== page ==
By Rev. Dr. Fritz Ritsch
Maundy Thursday, 2019
Mark 14: 53-72
Our gospel lesson is a story of two trials. One is the trial of Jesus before the Sanhedrin after he is seized in the Garden of Gethsemane. The other is the trial of the apostle Peter before an informal jury of his peers, gathered around a fire in the courtyard of the high priest’s house; but it is also Peter’s trial before God—and himself.
Both of these trials happen in fulfillment of Jesus’ prophecies. Jesus has predicted that he will be tried and executed by his enemies. His trial before the Sanhedrin, at the house of Caiaphas, the high priest, is the beginning of the fulfillment of that prophecy. The prophecy will be fully fulfilled when he is ordered to be executed by the Roman Proconsul Pontius Pilate and is summarily put to death on the cross.
But Peter’s trial, too, fulfills a prophecy of Jesus. At the Last Supper, Jesus predicted that all his disciples would abandon him, but Peter swore he would never leave Jesus—he would die for him if he had to. And Jesus sadly responded, “Before the cock crows twice, you will deny me three times.”
In our scripture, we find Peter desperately trying to prove this prophecy to be untrue. He should have remembered the story of Oedipus, but as a poor Galilean, he probably didn’t even know it. Oedipus was given a terrible prophecy. In order to avoid that horrible fate, he ran away; and in trying to avoid it, he actually made the prophecy come true. And that’s what happens to Peter.
Jesus’ disciples have all abandoned him, as Jesus had predicted. But in Peter’s mind, he has not abandoned Jesus. He has followed the mob that arrested Jesus, but he has followed “at a distance.” He’s made a kind of devil’s bargain with himself: “As long as I’m at a safe distance from Jesus, I still haven’t technically abandoned him.” It’s like the deals we make with ourselves when we say, “Well, if I only eat one piece of cake, I haven’t TECHNICALLY broken my diet.”
While Jesus is on trial in the high priest’s house, Peter comes to the building’s courtyard to warm himself by the fire. Our Gospel writer adeptly parallels what happens in the courtroom with what happens in the courtyard.
In the courtroom, a carnival of witnesses better suited to pop out of a Klown Kar than to bear witness in a court of law, gives contradictory and confusing FALSE testimony about what Jesus has done and said.
But in the courtyard, an intelligent woman servant stares and stares at Peter beside the fire until she finally bursts out with TRUTHFUL testimony about him: “You were also with Jesus, the man from Nazareth,” she announces. Apparently she had been part of the crowd who’d seized Jesus to begin with.
In the courtroom, when Jesus is confronted by false testimony, he does not say a word. In the courtyard, when Peter is confronted by TRUE testimony, he is quite loquacious: “I do not know or understand what you are talking about!” His response doesn’t seem to make much sense; but then, isn’t that often true of us, when we’re put on the spot by an uncomfortable but all too true accusation? We throw up a thicket of words, to distract from the truth. Peter then hightails it out of the courtyard and to the forecourt—even further away from Jesus than he already was—trying to get away from this woman who has recognized him.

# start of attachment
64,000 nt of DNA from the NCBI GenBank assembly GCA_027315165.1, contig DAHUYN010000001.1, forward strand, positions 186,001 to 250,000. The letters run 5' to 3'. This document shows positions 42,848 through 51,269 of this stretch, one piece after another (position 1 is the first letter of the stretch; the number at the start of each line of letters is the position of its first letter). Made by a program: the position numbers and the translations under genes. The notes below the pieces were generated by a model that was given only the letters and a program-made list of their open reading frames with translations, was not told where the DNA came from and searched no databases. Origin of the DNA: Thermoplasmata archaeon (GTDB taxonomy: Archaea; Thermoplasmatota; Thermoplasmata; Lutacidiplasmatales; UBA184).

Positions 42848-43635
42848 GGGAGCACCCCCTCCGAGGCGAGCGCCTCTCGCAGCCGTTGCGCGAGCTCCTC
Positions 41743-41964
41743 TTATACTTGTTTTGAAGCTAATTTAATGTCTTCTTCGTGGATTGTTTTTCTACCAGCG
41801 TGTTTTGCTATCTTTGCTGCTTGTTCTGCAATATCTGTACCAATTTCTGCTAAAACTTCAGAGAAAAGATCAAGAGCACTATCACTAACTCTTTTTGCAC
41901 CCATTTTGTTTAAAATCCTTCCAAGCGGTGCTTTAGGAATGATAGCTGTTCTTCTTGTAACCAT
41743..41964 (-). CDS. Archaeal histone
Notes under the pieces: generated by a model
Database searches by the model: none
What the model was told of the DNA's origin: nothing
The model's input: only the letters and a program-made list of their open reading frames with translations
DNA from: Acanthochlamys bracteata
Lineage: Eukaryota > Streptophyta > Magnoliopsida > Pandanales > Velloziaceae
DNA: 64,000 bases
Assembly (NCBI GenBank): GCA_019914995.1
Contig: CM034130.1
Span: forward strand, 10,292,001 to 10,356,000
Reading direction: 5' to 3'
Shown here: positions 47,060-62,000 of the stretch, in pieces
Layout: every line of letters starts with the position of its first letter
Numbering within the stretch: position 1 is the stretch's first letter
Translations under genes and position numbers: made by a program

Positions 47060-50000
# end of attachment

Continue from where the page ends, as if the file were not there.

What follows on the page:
And the cock crows for the first time. But Peter, wrapped up in his fears, doesn’t recognize this omen.
Leaving the courtyard doesn’t really solve Peter’s problem. The servant woman, perhaps worried that Peter is trying to escape, starts to tell others, “This man is one of them.” Once again Peter denies it.
In the courtroom, the high priest stands up and asks Jesus, “Are you the Messiah, the Son of the Blessed One?”
This is the moment that the entire Gospel of Mark has been building toward. Throughout Jesus’ ministry in Mark, he has never directly claimed to be the Son of God or the Messiah. He has confirmed these things only to his disciples in private and then asked them to keep it secret. But now, Jesus is being asked in a public setting, “Are you the Messiah, the Son of the Blessed One?” He is asked this not as a compliment, but as a charge brought against him that could lead to his execution.
Jesus has been silent til this moment. He has not answered a single charge brought against him. It’s quite possible that if he remains silent now, after the embarrassing and conflicting accusations brought by the witnesses against him, the prosecution’s entire case could fall apart. The glove will not fit, and they will acquit. All Jesus would need to do would be to remain silent, to take his own advice that who he is needs to stay a secret.
It is at this moment, this moment critical when everything is at stake, this moment of all moments, that Jesus chooses to speak. “Are you the Messiah, the Son of the Blessed One?” the high priest asks.
And Jesus says, “I am.”
Meanwhile, in the courtyard—or now, the forecourt—Peter is confronted by several people. “You must be with Jesus,” one of them says, “because you’re a Galilean.” He can probably tell by Peter’s accent and the way he’s dressed. And if he’s a Galilean, then he must follow Jesus, because everybody knows that Jesus is Galilean.
Except, suddenly, Peter, who responds in a fury, “I do not know the man you’re talking about!”
“I do not know the man…”—this is Peter, who was the very first disciple to declare that Jesus was the Messiah, the Son of the Living God. His very words. And suddenly Peter doesn’t even know Jesus?? At the very moment that the high priest is asking Jesus, “Are you the Messiah, the Son of the Blessed One,” and Jesus is saying, “I am,” here’s Peter, who first declared Jesus to be the Messiah and God’s son, telling complete strangers that he doesn’t even know who Jesus is!